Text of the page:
The dollar is on a post-election tear against the Chinese yuan, which has fallen to its lowest level since 2008. After shaking off their election night surprise, markets seem to have concluded that Donald Trump has an opportunity to break the gridlock in Washington and pass some combination of infrastructure spending plus tax cuts that will stoke economic growth and push interest rates higher.
This may be getting a bit ahead of the game, but that’s what markets do. The irony, of course, is that candidate Trump attacked the Chinese for pushing their currency down in order to boost exports to the U.S., whereas in fact the People’s Bank of China has been intervening for most of this year to support it while private investors have sent their capital abroad. The PBoC’s foreign reserves have fallen by $210 billion this year. The election appears to be intensifying that trend. Not sure how that will affect Trump’s promise to label the country a currency manipulator on day one.
Meanwhile, Republicans in Congress are hoping their new leader softens his very hard position on trade. Kevin Brady, chairman of the House Ways and Means Committee, said yesterday he will continue to promote the benefits of free trade agreements, including the Trans-Pacific Partnership, which was much maligned by both candidates during the election.
Here’s Brady: “I hope that he allows us to make the case that to grow our economy, it’s just not enough to buy American. We have to sell American around the world…If we withdraw or abandon that field completely, we lose and China wins in a big way, so my advice to him will be to not withdraw (from TPP) but to renegotiate.”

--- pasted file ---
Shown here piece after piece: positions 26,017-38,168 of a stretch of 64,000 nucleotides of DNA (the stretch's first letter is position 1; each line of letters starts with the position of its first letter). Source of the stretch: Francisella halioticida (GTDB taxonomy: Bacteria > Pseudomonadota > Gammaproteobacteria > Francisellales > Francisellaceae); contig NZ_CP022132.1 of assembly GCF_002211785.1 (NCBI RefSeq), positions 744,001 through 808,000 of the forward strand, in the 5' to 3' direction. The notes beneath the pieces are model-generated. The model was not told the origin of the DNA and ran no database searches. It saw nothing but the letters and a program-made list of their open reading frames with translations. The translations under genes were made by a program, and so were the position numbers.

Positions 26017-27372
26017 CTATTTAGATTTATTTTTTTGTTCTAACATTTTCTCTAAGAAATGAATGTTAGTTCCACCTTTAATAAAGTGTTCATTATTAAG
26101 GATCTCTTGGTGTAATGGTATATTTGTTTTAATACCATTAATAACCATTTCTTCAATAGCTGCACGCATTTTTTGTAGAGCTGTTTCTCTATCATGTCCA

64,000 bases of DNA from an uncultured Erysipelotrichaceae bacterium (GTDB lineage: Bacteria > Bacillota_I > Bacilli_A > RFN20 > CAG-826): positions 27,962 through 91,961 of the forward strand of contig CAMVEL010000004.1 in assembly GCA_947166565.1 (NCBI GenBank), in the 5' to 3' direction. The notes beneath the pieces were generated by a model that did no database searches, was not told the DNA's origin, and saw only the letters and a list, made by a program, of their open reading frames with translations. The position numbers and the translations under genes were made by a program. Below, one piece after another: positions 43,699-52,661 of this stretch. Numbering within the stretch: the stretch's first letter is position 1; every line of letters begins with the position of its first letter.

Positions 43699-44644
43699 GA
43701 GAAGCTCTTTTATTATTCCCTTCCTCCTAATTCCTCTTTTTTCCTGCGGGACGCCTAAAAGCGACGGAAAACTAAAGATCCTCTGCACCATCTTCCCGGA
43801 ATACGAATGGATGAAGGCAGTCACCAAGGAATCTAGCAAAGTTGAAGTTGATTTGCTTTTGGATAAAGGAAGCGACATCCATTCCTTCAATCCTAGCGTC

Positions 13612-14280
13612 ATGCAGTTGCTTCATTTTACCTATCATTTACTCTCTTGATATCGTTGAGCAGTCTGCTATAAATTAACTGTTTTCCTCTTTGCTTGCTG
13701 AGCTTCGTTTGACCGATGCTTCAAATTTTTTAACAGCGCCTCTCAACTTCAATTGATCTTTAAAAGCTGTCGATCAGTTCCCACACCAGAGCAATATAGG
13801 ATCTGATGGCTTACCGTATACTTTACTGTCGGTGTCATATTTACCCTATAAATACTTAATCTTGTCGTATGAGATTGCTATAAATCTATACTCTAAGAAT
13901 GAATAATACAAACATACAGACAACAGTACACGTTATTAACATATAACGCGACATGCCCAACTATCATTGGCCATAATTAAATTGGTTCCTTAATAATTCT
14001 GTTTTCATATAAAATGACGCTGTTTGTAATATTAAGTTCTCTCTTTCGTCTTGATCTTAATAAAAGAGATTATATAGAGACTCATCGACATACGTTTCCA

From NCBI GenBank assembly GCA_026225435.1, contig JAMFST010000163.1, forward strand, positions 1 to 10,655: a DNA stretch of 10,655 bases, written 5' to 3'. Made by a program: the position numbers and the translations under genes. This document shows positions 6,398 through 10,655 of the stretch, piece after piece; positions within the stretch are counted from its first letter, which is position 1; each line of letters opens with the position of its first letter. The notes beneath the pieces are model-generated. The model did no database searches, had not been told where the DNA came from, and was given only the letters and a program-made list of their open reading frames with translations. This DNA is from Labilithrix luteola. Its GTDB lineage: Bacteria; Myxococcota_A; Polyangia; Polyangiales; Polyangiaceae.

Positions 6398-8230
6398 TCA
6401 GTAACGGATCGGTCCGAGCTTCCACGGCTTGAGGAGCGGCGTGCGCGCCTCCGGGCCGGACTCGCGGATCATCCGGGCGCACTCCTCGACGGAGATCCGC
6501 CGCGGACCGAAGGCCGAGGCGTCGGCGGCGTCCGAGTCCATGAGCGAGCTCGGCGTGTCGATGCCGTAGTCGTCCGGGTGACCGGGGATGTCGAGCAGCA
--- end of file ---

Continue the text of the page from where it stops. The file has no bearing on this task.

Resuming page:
Well said. News below.
• Profit-Taking Sets in Across Markets
Yuan weakness notwithstanding, the first leg of the Trump Rally appears to be officially over this morning, with the dollar retracing gains against most currencies, industrial commodities down, bond yields well off yesterday’s highs and stocks decidedly mixed. Strange to say, but there are factors apart from the election also at play: European GDP numbers disappointed in Germany (but beat expectations in Italy). Oil futures are recovering after a sharp slide on hopes that OPEC will after all agree to rein in output at the end of the month. But they’re still below $45 a barrel, down more than 10% from their recent highs.
• Google, Facebook Shut Stable Door; Horse Vanishes Over Horizon
Google and Facebook are struggling to come to terms with how their platforms allowed the spread of fake news, amid a chorus of outrage from anti-Trump sectors of the population over the perceived contribution that such hoaxes made to his election victory. Google said it will “restrict ad serving on pages that misrepresent, misstate, or conceal information about the publisher, the publisher’s content, or the primary purpose of the web property.” Facebook also updated its advertising policies to spell out that its ban on deceptive and misleading content applies to fake news. But as the row over hate speech on Facebook has shown, having a policy and enforcing it are two different things.
• SEC Head White to Step Down in January